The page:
Another Kind of Fruit Loop

Alameda Patch

Alameda Backyard Growers take quickie census of island fruit trees with surprising results

Twenty five people converged on March 10 with one mission in mind – to find Alameda’s hidden treasure trove of fruit trees.

Now, Alameda Backyard Growers, which sponsored the , is reporting their findings. Their results may amaze you.

The volunteers divided up into nine teams and scoured distinct areas of the Island. During a 90-minute trek around Alameda on foot, bikes and cars the searchers located 356 fruit trees.

Virtually all found and identified were citrus trees – orange, lemon and grapefruit – and organizers hope to now make contact with the tree owners and see if they will consider sharing their harvest with Alamedans in need.

Volunteers from Alameda Backyard Growers and other garden produce from local homeowners and donating it to the . So far they have donated hundreds of pounds of produce, mostly fruit, and are hoping to boost that amount in the coming year.

Currently about one in 13 residents on the Island relies upon the Alameda Food Bank for help. The food bank was founded in 1977 and exclusively serves Alameda residents in need.

“If your patio is covered in fruit or you are fighting the squirrels it makes sense to let our volunteers glean your trees and let the food go to people who will be able to use it,” said Amanda MacLean, one of the organizers of the fruit gleaning program.
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She said, for example, a 20-foot fruit tree can produce as much as 100 pounds of fruit, far more than most people can use for their own families.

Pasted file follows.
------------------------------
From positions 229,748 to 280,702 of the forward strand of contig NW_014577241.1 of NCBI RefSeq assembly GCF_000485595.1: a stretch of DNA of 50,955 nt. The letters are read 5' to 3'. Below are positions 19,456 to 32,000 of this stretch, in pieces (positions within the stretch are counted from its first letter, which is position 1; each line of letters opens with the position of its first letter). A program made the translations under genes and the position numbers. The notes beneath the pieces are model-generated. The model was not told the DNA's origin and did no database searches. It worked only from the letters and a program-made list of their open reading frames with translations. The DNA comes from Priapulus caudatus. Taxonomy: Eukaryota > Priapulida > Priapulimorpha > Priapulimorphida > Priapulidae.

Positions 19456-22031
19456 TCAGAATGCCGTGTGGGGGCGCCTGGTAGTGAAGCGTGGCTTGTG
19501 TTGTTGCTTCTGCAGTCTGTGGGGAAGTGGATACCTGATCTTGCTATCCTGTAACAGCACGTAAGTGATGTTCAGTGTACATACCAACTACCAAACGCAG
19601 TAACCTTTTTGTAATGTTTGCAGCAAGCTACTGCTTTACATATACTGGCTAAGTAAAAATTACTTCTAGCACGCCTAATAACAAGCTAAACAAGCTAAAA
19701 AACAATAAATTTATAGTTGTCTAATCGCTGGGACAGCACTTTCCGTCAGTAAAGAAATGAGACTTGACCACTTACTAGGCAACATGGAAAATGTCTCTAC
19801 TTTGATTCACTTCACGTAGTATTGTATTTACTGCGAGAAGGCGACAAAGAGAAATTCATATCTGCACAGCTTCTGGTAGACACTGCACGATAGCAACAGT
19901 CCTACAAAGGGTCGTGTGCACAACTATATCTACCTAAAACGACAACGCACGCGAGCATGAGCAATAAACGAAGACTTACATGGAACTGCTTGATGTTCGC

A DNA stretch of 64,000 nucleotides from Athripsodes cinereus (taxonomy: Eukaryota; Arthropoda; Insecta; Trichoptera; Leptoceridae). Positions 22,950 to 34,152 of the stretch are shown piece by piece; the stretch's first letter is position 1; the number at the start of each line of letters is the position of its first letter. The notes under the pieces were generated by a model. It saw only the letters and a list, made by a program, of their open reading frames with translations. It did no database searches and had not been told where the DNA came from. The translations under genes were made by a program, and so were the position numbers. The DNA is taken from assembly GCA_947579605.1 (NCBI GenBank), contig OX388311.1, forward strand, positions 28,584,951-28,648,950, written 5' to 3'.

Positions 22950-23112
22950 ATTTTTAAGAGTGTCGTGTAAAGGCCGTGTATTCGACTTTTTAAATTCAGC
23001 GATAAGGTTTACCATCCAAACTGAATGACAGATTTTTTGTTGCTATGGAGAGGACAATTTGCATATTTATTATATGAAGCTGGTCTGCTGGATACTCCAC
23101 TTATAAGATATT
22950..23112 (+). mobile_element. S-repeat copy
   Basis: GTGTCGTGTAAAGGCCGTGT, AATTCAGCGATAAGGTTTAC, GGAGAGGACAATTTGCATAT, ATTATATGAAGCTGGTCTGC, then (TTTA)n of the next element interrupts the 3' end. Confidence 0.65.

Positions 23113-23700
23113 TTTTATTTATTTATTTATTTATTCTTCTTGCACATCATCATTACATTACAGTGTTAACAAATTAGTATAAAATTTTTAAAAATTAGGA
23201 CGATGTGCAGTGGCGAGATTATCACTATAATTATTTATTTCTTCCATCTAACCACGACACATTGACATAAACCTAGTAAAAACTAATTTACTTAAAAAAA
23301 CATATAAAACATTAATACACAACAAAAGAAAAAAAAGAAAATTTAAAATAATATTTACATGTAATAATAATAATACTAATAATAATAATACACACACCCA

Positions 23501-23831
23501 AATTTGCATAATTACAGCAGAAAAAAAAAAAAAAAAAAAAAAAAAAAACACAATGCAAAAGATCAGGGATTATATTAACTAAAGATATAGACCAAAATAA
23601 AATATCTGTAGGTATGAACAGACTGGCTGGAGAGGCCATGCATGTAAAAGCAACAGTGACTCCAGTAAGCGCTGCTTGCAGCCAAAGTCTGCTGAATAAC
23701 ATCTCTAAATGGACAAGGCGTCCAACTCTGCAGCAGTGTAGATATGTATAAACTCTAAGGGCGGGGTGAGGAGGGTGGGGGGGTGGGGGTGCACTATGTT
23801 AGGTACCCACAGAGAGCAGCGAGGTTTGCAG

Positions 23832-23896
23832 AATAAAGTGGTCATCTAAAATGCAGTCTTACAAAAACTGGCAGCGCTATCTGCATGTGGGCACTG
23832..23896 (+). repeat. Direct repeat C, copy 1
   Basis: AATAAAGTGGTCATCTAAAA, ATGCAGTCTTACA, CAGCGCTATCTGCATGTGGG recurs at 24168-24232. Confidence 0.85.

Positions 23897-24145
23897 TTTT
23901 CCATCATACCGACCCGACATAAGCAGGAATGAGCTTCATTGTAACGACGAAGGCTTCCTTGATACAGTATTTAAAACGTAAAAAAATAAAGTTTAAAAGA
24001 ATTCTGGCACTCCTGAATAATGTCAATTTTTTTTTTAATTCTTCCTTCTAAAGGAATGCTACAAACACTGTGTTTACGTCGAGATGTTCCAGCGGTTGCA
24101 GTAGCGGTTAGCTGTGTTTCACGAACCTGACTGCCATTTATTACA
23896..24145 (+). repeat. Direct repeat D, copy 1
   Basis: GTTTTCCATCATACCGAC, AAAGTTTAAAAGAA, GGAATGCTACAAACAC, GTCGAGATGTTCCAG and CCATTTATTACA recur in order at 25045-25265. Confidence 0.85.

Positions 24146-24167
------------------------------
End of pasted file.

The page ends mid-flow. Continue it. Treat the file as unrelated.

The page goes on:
The tree census this month was so successful MacLean says the Alameda Backyard Growers will conduct another one probably in June and try to identify fruits bearing summer harvests of plums, peaches and similar fruit around town. The volunteers do not enter homeowners’ properties, but look for trees visible in front yards and extending over and above backyard fences.

A list of addresses where the fruit trees were found on March 10 has been compiled and put into a spreadsheet (only to be used internally by the backyard grower group). The organization will soon be contacting those people with fruit trees in their yards and giving them a postcard which outlines the fruit gleaning program and the good their donations of fruit could do in the community. “We will invite them to be part of our fruit gleaning program,” said MacLean.

Jill Saxty, an Alameda Backyard Gardener volunteer and the owner of First Flight Designs, created the eye-catching postcard which MacLean hopes will capture fruit tree owners’ attention.

The searchers were also helped during their canvassing by on Park Street that donated coffee to “fuel” the group on its jaunt around the Island.

The Alameda Backyard Growers has blossomed, according to MacLean. She said it now has 350 participants and its gatherings are often attended by 50 people. She said its monthly meetings are open to anyone in Alameda and it welcomes new members.

If you would like to learn more about the fruit gleaning program because you have fruit to donate, would like to take part in the June survey of fruit trees in Alameda or want to know about Alameda Backyard Growers in general, you can visit its website here or call 510-239-PICK.

Read the original article on the Alameda Patch here.